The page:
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India - Second Reproductive and Child Health Project (Inglês)

Ratings for the Second Reproductive and Child Health (RCH) Project for India were as follows: outcomes were moderately satisfactory, the risk to development outcome was low or negligible, the Bank performance was moderately satisfactory, and the Borrower performance was also moderately satisfactory. Some lessons learned included: one key learning from the project was that demand-side interventions (such as Janani Suraksha Yojana - JSY) are important and possibly necessary, but not sufficient conditions for quality enhancement. Going forward, additional efforts are needed to strengthen the quality of the RCH services, in addition to those already underway (such as accreditation, third party review, quality improvements at clinic level, team based training and reviews, strengthened skill trainings such as SBA (Skilled Birth Attendance) and IMNCI (Integrated Management of Neonatal and Childhood Illness), etc). Despite the fact that health is a state subject in decentralized India, the financing model followed by RCH II and NRHM (National Rural Health Mission), whereby federal budget allocations were tied to specific reforms and strengthening state and district-level capacities, greatly enabled wide-spread policy reforms. Further, the provision of some flexible funds went a long way in enabling innovations at state and district levels. The project enabled countless innovations in service delivery models, especially at state and district-levels. This is one of the key success factors for the project, and it will not have been possible without the flexible funds at decentralized levels. Future projects may benefit from a similar approach. Since most of the program targets were achieved well before the end of the project and many were surpassed, the question remains whether the targets could have been set higher and whether these could have been adjusted upwards at the time of restructuring? However, at the time of restructuring, data from Third District Level Household Survey (DLHS 3) was only available, which had shown modest improvements given that it measured only the first 2 years of progress. This highlights the need for timely and accurate datasets to be available for target setting and results monitoring.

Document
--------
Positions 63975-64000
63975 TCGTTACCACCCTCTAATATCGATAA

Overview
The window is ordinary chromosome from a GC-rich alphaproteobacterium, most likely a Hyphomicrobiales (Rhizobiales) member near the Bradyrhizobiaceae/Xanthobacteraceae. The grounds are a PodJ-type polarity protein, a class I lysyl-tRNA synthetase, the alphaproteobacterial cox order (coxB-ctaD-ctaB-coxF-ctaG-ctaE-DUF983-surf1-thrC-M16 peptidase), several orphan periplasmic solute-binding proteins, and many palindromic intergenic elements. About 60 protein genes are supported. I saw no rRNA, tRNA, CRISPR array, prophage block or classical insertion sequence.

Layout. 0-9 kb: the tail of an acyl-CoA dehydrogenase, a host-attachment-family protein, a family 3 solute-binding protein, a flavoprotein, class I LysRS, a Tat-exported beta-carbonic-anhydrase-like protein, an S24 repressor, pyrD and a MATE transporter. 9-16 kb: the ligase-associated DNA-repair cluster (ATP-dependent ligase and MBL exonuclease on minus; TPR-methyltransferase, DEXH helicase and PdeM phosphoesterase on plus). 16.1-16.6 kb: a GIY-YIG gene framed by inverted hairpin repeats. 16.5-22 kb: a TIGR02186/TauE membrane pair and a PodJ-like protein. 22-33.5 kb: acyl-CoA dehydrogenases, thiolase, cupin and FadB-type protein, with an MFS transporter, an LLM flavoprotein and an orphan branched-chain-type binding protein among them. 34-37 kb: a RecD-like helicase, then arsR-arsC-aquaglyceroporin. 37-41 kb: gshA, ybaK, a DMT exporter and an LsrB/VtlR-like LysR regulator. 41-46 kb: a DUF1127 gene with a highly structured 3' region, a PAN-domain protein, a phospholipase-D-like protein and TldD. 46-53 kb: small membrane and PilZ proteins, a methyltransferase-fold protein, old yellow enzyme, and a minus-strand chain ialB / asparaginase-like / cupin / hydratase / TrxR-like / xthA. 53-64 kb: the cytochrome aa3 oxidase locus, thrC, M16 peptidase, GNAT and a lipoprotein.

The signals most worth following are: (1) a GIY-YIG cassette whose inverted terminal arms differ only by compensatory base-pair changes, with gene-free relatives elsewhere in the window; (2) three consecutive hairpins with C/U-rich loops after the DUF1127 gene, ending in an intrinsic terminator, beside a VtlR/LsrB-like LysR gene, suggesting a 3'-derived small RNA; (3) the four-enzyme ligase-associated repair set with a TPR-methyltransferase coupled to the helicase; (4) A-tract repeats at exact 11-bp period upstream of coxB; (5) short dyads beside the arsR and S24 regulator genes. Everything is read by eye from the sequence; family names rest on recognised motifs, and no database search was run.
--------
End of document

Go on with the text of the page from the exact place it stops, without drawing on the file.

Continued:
Detalhes

  • Data do documento

    2012/09/27

  • TIpo de documento

    Conclusão da Implementação e Relatórios sobre Resultados

  • No. do relatório

    ICR2318

  • Nº do volume

    1

  • Total Volume(s)

    1

  • País

    Índia,

  • Região

    Sul da Ásia,

  • Data de divulgação

    2012/11/01

  • Disclosure Status

    Disclosed

  • Nome do documento

    India - Second Reproductive and Child Health Project

  • Palavras-chave

    Governance and Accountability Action Plan;Reproductive and Child Health;millennium development goal;maternal and child health;children fully immunized;unmet need for contraception;expanding public private partnerships;annual population growth rate;Maternal and Child Mortality;united nations population fund;integrated management;sanitation committee;population and reproductive health;access to family planning;gaps in service provision;economic and financial analysis;quality of care;assessment of risk;financial management capacity;cold chain equipment;acute flaccid paralysis;family planning targets;Financial Management System;financial management manual;power and water;choice of service;number of beneficiaries;supervision of state;pool of fund;procurement and distribution;lack of competition;quality of audit;delay in procurement;providing universal access;review of allegations;cash transfer scheme;lack of authority;assessment of outcome;behavior change communication;Rural Health Care;innovation in service;family planning program;social and gender;series of workshops;adoption of contraception;promotion of health;accountability for outcomes;infant mortality rate;outputs by components;reproductive age group;Exchange Rates;emergency obstetric care;Sexually transmitted diseases;public health service;maintaining gender balance;polio eradication;vulnerable group;procurement procedure;state ownership;field visits;

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